Lee Bates & Billy Newton





Live- BJ's Blues Club, Chorley (Jan 2011)

Lee Bates & Billy Newton were next to entertain, and that’s exactly what they did. This North East acoustic duo have been great ambassadors for the blues for many years. Lee Bates plays resonator and acoustic guitars and sings, accompanied by Billy Newton who plays harmonica to great effect. Lee Bates has a natural connection with an audience and is extremely adept as a raconteur introducing his songs and engaging the audience with gritty Geordie humour which was evident from the outset. One of the highlights was Brampton Blues a self composition based on the trials and tribulations of performing musicians. This duo are a great credit to themselves and the music they make and impressed us with their performance, their determination to be true to the blues, and above all a self belief in themselves as performers.

Lucas Campbell

Nothing But Trouble

Blues In Britain- Vol 1 Issue 95

...some excellent acoustic blues with well chosen material...

The duo puts in a fine performance on a varied range of pieces, with Lee on acoustic, Resophonic and, occasionally, electric guitar and Billy proving to be a very articulate harmonica player. Seven of the peices were written by the lads and a couple by the late, sadly missed Brian Cookman. Other offerings include re-workings of originals by the likes of Charley Patton, the Mississippi Sheiks and the Memphis Jug Band. 'Aunt Caroline Dyer' and 'She Done Sold It Out' from the latter band also feature one Michael 'Fruitlips' watson on jug, who is also part of the Last Gasp Spasm band with Lee, Billy, Rob Mason and the Hokum Hotshots.

So, in a nutshell, if country blues is your thing, you have come to the right place...

Rating 9/9

Michael Prince


Leeds Blues Festival 2008

Monday's proceedings started with a set from Lee Bates on guitar and vocal & Billy Newton on harmonica, who played some great acoustic blues. They played several of their own songs which included Brampton Blues a song about a place they once visited. Other songs played were Arthur Crudup's Mean Old Frisco, Snooky Pryor's Nothing But Trouble, J.B. Lenoir's Talk to your Daughter, Robert Johnson's Walking Blues and Charlie Musselwhite's Blues For Yesterday. This was once again  excellent and  enjoyable music.

Tony Higgings - www.earlyblues.com

Blues In Britain- Vol 1 Issue 54

Stroud Blues and Beyond Festival 2006

...(Kevin) Brown was followed by the duo of Lee Bates (guitar) and Billy Newton (harmonica) who proved equally popular with the knowledgeable audience. These guys really kicked up a storm with a selection of material from, among others, Robert Johnson, Sonny Terry and Son House, and their anecdotes in between numbers, often very amusing, were much appreciated. Behind this humourous stage presence there was some well-crafted material performed with great energy and commitment. They worked exceptionally well together and before long had the whole audience clapping along with great delight, creating an electric atmosphere...- Bob Tilling


Lee Bates & Billy Newton - All Talk & No Action

Clean and clear, complimentary guitar, harp, and vocal acoustic duo Lee Bates and Billy Newton, are based in the North-East, and take Sonny Terry and Brownie McGee as their template. Lee plays guitar and slide Guitar, and sings, and Billy plays harmonica, sings and (inaudibly) dances. The set opens with a well-paced reading of ‘Hard Drinking Woman’ dedicated to a be-slippered, early morning, corner-shop customer, and former neighbour. Blind Willie Johnson’s ‘Keep Your Lamp Trimmed And Burning’ is sufficiently intense from the intro and follows through well. Cruddup’s ‘Mean Ole Frisco’ has good harmonica work at a tempo. ‘Tired As A Man Can Be’ is the first of two numbers penned by Tom Ball and Kenny Sultan. The second is also a good choice; ‘All Talk & No Action’, the title cut, is dedicated to the pub bore. ‘Cousin John’ has Billy on his own doing the Sonny Terry solo country harmonica thing, (which you either love or hate; (I love it)), complete with those gutteral in-breaths. Nearer the end of the set Lee takes his solo turn on a well-read ‘Terraplane Blues’(Johnson). ‘My Last Meal’ is a particular highlight; all I can say is that you need to hear it! All in all, this is another demonstration of the wealth of talent in the North-East that the rest of the country is often unaware of. - Frank Franklin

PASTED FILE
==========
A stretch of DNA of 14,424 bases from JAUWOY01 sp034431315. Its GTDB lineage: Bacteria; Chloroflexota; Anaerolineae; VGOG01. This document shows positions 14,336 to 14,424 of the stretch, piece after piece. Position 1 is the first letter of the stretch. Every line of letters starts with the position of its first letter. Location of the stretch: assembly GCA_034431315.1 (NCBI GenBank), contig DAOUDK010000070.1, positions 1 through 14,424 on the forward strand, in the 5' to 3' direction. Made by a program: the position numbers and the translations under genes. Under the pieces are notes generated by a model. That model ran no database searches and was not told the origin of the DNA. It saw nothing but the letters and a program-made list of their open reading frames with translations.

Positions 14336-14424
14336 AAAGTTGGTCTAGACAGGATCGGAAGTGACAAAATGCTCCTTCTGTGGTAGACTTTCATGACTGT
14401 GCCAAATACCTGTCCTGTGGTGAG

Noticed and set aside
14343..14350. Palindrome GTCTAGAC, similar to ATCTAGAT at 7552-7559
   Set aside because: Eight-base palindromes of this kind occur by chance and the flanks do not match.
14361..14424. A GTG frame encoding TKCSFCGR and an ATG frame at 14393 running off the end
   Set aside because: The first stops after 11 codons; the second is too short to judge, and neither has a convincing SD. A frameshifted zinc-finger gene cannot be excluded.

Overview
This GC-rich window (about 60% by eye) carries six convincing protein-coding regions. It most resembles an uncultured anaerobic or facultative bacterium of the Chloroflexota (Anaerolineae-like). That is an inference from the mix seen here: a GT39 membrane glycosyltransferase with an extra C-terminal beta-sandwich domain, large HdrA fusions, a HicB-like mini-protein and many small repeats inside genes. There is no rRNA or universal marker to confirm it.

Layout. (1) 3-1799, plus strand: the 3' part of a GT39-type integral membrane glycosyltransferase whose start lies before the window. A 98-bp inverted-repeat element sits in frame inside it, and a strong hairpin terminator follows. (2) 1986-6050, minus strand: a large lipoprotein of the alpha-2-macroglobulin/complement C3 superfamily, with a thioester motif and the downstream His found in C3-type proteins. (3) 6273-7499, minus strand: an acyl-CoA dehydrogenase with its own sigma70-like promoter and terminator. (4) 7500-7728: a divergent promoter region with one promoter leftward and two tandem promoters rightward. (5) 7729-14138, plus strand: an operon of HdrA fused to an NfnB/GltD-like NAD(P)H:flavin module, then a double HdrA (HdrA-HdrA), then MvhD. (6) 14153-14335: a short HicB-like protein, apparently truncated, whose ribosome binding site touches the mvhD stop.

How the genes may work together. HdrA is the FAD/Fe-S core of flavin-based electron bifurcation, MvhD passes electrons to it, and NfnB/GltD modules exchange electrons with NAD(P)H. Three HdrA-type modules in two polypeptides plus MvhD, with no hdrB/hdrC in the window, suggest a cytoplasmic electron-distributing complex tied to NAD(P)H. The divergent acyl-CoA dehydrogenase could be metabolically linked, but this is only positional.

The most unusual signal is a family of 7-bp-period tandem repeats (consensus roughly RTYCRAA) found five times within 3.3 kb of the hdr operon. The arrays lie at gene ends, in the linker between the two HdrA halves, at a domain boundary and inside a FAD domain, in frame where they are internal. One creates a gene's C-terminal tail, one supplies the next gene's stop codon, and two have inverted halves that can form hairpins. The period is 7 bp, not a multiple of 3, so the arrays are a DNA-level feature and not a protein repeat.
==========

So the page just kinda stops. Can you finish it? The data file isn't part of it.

Blues Matters- Issue 30 Feb/Mar 06

Both these guys are from the North East, of whom Lee Bates is a talented guitarist who has studied and absorbed well. Billy Newton is the veteran of the two who followed Sonny Terry and Brownie McGhee around the country when they played here...Lee plays clean lines without sanitising the blues as he picks strums and slides...Billy Newton, apart from being a Sonny Terry devotee, can resurrect many styles on diatonis harp, wether miked or not...Billy Newton flies solo on Sonny Terry's "Cousin John" in a folk to country blues styling- nice stuff this. Lee is particularly fine on both (Robert and Blind Willie) the Johnson boys style. Bates and Newton work well in coming up with original material. Bates and Newton are well worth seeking out further afield, for thier act has gelled from both decent apprenticeships and time together. - Billy Hutchinson

Blues In Britain- Vol 1 Issue 41

Lee Bates and Billy Newton are an acoustic duo from the Northeast who share vocals and play guitar and harmonica respectively on "All Talk And No Action". This very enjoyable album clearly displays the instrumental competence and versatility of both musicians. Bates moves easily between finger-picking and slide guitar, while Newton is equally comfortable playing lyrical, wailing, train-style harp... - Lionel Ross